Wednesday, June 10, 2015

Zamenhof Announces Travel to America

Doktoro Esperanto
[Note: I’ve decided to revise this one a year after writing it. I’ve kept the original link, which was based on the old title, “1910: Zamenhof to Arrive in Washington.” I had written this one up quickly, transcribing only part of the original article; now you get the whole thing. I’ve also added to the context.]

Erroneously dubbing him “Prof. Zamenhof,” the Washington Times of June 10, 1910, announced that Dr. L. L. Zamenhof would be coming Washington D.C. for the Sixth World Esperanto Congress, the first to be held out of Europe. Zamenhof was a physician, specializing in diseases of the eye; he was not a professor. Then, as now, the United States was that unobtainable prize for the Esperanto movement. Zamenhof himself referred to the importance of the 1910 Congress would be for the movement, undoubtably expecting it to promote Esperanto in the United States.

Then again, the recipient of the letter is somewhat doubly misnamed, since the “Dr. Reid” of the article is Edwin C. Reed, the secretary of the Esperanto Association of North America (and not, as the Times would have it, “the North American Esperanto Society”). I have to assume that the press wasn’t particularly sloppy with the Esperanto movement, and probably lots of small organizations got their names garbled. I never see any corrections for these, where they note that “due to an editing error, the name of Edwin C. Reed and his organization, the Esperanto Association of North America, were erroneously reported.”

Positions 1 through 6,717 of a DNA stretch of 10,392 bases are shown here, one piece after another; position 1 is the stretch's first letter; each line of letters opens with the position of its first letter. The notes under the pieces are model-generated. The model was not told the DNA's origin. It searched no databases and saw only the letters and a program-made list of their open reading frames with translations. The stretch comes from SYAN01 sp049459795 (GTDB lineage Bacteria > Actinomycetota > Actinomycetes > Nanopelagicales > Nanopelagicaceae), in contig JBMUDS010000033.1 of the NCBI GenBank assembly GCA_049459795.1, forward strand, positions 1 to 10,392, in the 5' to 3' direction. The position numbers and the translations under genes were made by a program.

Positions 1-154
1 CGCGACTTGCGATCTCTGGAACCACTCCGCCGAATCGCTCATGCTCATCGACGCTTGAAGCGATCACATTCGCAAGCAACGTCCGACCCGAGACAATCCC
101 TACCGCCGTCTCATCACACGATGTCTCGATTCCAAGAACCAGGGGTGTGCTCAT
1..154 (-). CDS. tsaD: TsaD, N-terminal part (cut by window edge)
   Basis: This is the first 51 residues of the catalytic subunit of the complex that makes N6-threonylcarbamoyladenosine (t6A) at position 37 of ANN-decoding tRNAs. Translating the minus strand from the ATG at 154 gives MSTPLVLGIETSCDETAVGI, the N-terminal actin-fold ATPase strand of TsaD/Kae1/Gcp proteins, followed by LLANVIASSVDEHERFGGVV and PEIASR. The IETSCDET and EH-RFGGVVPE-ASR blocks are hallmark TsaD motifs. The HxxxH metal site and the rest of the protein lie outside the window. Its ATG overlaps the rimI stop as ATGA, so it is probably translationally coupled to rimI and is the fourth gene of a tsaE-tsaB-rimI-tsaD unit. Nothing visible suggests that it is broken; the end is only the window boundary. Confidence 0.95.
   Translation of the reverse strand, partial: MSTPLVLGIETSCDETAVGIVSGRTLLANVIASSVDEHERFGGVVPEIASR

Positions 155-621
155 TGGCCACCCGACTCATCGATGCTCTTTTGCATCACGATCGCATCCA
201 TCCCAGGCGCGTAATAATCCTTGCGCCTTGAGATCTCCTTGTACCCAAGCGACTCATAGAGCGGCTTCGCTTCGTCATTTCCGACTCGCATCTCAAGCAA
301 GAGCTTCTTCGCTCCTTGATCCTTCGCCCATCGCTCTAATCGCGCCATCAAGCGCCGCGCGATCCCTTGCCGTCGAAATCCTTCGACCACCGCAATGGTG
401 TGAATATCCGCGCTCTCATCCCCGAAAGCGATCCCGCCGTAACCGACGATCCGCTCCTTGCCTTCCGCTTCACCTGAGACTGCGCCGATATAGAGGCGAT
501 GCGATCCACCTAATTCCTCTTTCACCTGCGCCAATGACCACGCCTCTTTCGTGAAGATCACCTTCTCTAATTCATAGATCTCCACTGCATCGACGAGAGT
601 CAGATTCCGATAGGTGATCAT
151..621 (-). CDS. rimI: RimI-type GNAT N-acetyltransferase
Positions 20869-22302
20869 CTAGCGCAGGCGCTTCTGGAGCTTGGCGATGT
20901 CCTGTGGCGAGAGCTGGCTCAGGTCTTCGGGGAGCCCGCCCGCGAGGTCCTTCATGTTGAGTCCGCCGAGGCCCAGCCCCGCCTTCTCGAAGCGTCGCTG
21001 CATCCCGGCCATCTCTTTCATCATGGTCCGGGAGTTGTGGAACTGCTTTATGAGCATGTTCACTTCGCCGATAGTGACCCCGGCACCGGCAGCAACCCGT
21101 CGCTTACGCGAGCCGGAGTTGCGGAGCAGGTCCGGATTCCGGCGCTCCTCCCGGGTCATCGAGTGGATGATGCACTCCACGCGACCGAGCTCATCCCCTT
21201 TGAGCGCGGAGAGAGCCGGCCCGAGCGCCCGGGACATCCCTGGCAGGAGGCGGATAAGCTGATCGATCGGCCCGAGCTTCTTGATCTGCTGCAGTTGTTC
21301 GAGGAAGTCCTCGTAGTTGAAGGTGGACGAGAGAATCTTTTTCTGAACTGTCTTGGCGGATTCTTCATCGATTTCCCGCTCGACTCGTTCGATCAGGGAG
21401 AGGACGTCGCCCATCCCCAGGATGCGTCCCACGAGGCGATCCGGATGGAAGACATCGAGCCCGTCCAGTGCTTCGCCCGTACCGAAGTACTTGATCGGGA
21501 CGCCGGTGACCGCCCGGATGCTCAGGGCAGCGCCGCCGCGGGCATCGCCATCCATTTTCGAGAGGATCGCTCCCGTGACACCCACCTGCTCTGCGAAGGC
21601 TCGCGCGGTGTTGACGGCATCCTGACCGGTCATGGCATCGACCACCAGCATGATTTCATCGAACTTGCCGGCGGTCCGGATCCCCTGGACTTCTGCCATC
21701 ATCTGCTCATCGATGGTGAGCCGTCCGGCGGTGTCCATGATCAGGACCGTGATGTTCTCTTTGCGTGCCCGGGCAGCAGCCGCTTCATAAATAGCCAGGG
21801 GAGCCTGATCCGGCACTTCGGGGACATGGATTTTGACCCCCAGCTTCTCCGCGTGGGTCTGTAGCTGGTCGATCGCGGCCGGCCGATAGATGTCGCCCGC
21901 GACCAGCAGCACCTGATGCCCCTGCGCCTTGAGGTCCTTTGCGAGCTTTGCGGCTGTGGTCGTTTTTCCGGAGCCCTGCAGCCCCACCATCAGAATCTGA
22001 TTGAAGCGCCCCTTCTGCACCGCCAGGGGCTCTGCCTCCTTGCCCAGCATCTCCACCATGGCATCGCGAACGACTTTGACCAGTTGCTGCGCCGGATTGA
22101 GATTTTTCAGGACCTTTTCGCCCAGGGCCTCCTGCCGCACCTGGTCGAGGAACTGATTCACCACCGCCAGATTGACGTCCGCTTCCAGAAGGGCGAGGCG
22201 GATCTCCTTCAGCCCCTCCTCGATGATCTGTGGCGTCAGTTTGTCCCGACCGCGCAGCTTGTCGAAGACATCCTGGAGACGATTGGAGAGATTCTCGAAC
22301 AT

There was a lot of press attention given to Esperanto in 1910, part of a real surge of interest in Esperanto that started in the United States about 1906, and continued until World War I. The prospect of the speakers of this “new language” gathering in the United States for the first time, also received a lot of attention. (More than a century later, a world Esperanto meeting in the United States would likely have difficulty getting coverage outside—or perhaps even within—its host city.)

The letter, as published in this article from the June 10, 1910 Washington Times, is a fairly early sample of Esperanto in the American press. I’ve provided the accents that the Times dropped.
Prof. Zamenhof to Attend Congress of Universal Language Devotees.

Russian Communicates With Capital Correspondent
by Means of System Invented by Himself.
L. L. Zamenhof, of Warsaw, founder of the universal language, Esperanto, is coming to Washington to attend the sixth International Esperanto Congress. This message of good cheer to the American leaders of the movement was received today by Dr. Edwin C. Reid, general secretary of the North American Esperanto Society, who is in active charge of the preliminary work for the coming meeting.

The letter from Prof. Zamenhof to Dr. Reid is written in Esperanto, and is a good illustration of the value of the new language in allowing a foreigner to send a message to an American, the founder of the language being a Russian.

Message In Esperanto.
The message to the Esperantist is as follows:

“Varsovia, 26, V, 10.
“Kara Sinjoro—Kun plezuro mi vidis el via letero, ke la preparado de la kongreso bone prosperas. Koncerne min, mi povas diri as vi, ke—se ne okazos io neantaŭvidebla—mi certe venos. Kvankam la vojaga kosto estas nun sufiĉe granda, tamen mi opinias ke la Amerika kongreso estos tiel grava por nia afero, ke ĉiu esperantantiso, kiu nur havas ian eĉ plej malgrandan eblon nepre devas veni.